Earlier than expected, I received my new Olympus OM-D E-M1 Friday afternoon. Since then, I’ve shot hundreds of frames with it. On Friday night, I attended a group shoot with three models. On Sunday, I strolled through Chinatown in New York City with camera in hand. In between, I bugged my family and chased our new puppy. A thousand shots later, I can share my first impressions.
Since this is my first review, I should point out where I’m coming from. I’m not a pixel peeper and I have no desire to shoot brick walls or some setup with colorful dolls on a table. Ain’t gonna happen. I shoot with a new camera like I shoot with an old one: in real life, with real people and real obstacles encountered in the real world. Afterward, on my computer or after I make prints I judge if the images satisfy my standards. If I have fun using the camera, encounter no frustrations using it and love the end result, the camera passes go.
I don’t shoot video at the moment, so I am not going to comment on that. I tried the HDR function, but I generally never use HDR, so I’m not the right person to judge the HDR output of the E-M1 compared with other cameras.
I leave it to the dedicated test sites to take the camera through all its paces. I also assume that the basic info is already known from either the announcement or the early reviews, especially since Olympus went all out and made sure the prominent bloggers got their hands on the E-M1 early on.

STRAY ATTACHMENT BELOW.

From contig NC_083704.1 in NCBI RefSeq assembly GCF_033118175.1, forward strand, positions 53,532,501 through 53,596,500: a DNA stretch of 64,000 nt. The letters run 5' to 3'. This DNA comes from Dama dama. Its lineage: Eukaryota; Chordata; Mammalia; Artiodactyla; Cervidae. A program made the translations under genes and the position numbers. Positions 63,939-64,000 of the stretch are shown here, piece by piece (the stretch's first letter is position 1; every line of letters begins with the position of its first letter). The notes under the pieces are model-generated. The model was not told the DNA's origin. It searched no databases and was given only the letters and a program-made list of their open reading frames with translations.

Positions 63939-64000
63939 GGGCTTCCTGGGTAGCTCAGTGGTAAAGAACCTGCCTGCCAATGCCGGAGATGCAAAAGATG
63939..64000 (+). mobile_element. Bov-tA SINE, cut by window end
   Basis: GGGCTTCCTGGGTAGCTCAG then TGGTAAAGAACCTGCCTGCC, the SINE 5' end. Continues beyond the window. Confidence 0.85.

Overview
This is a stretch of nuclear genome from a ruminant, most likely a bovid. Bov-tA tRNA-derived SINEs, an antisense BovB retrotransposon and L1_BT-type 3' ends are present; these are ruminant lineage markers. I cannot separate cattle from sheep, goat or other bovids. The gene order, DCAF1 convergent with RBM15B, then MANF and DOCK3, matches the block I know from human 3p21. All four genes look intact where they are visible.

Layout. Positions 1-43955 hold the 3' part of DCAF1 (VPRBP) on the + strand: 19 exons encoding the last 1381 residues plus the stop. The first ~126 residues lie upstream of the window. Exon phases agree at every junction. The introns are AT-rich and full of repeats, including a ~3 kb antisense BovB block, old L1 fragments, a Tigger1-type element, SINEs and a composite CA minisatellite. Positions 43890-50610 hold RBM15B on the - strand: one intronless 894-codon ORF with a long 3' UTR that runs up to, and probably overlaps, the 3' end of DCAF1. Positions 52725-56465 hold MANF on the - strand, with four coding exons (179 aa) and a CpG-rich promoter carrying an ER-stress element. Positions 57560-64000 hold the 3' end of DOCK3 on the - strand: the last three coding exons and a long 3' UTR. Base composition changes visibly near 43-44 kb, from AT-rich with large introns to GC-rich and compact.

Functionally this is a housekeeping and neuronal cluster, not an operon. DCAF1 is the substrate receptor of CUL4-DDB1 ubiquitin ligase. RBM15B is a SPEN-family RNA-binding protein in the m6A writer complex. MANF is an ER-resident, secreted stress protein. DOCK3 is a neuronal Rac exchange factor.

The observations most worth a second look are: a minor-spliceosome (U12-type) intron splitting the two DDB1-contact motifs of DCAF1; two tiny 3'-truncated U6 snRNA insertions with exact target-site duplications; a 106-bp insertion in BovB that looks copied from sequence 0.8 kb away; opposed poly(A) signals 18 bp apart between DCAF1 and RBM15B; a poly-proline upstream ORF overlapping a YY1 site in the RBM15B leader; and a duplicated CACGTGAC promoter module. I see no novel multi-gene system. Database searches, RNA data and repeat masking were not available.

Still, judging from the forums I’m one of the first persons to have received a production camera directly from Olympus’s first batch. So, consider this the experience of a humble blogger with his new toy.
I didn’t do an unboxing video – thank God – but can report that the E-M1 comes nicely packed in a stylish black box and wrapped in its own black bag, instead of the plastic bubble wrap that most cameras come in. The camera is small, solid and a joy to hold and behold the moment you pick it up. That impression is partly personal, as I actually like the grip and never liked the E-M5 without the grip.
The camera comes with all the usual goodies. To my horror, Olympus went the way of Canon and Nikon by adding a strap that loudly yells ‘Olympus OM-D E-M1,’ just like the Nikon D800 and the Canon 5d Mark III straps let the world know its owner spent a small fortune on his gear. Time to buy another more modest strap.
The included manual also disappoints. The camera comes with a basic manual, but the index in that manual refers to pages in the extended manual that’s available on the included CD and online. If you go to the referred page in the basic manual, you find yourself reading French or Spanish. Sloppy. For $10, you can buy a copy of the extended manual online. Really Olympus? After people spent $1,400 on a camera, you charge them $10 for the manual? You really need the extended manual, by the way, because this camera can do so many tricks you cannot easily figure it out on your own or with just the basic instructions.
Rant over. The rest is much more positive. Don’t worry.
If a camera doesn’t feel right in my hands, I’m probably not going to use it let alone enjoy it. So, how a camera feels and how I can use it is enormously important to me and I love cameras that just fall naturally in my hand, as the E-M1 does. That’s half the pleasure of using nice gear. It feels right. I loved the E-M5, but only with the top part of its accessory grip attached. This new camera feels right from the get-go.
The button placement is also much improved. Olympus added some smart tricks that make it possible to adjust almost anything that matters on the fly, without even lifting your eye from the viewfinder.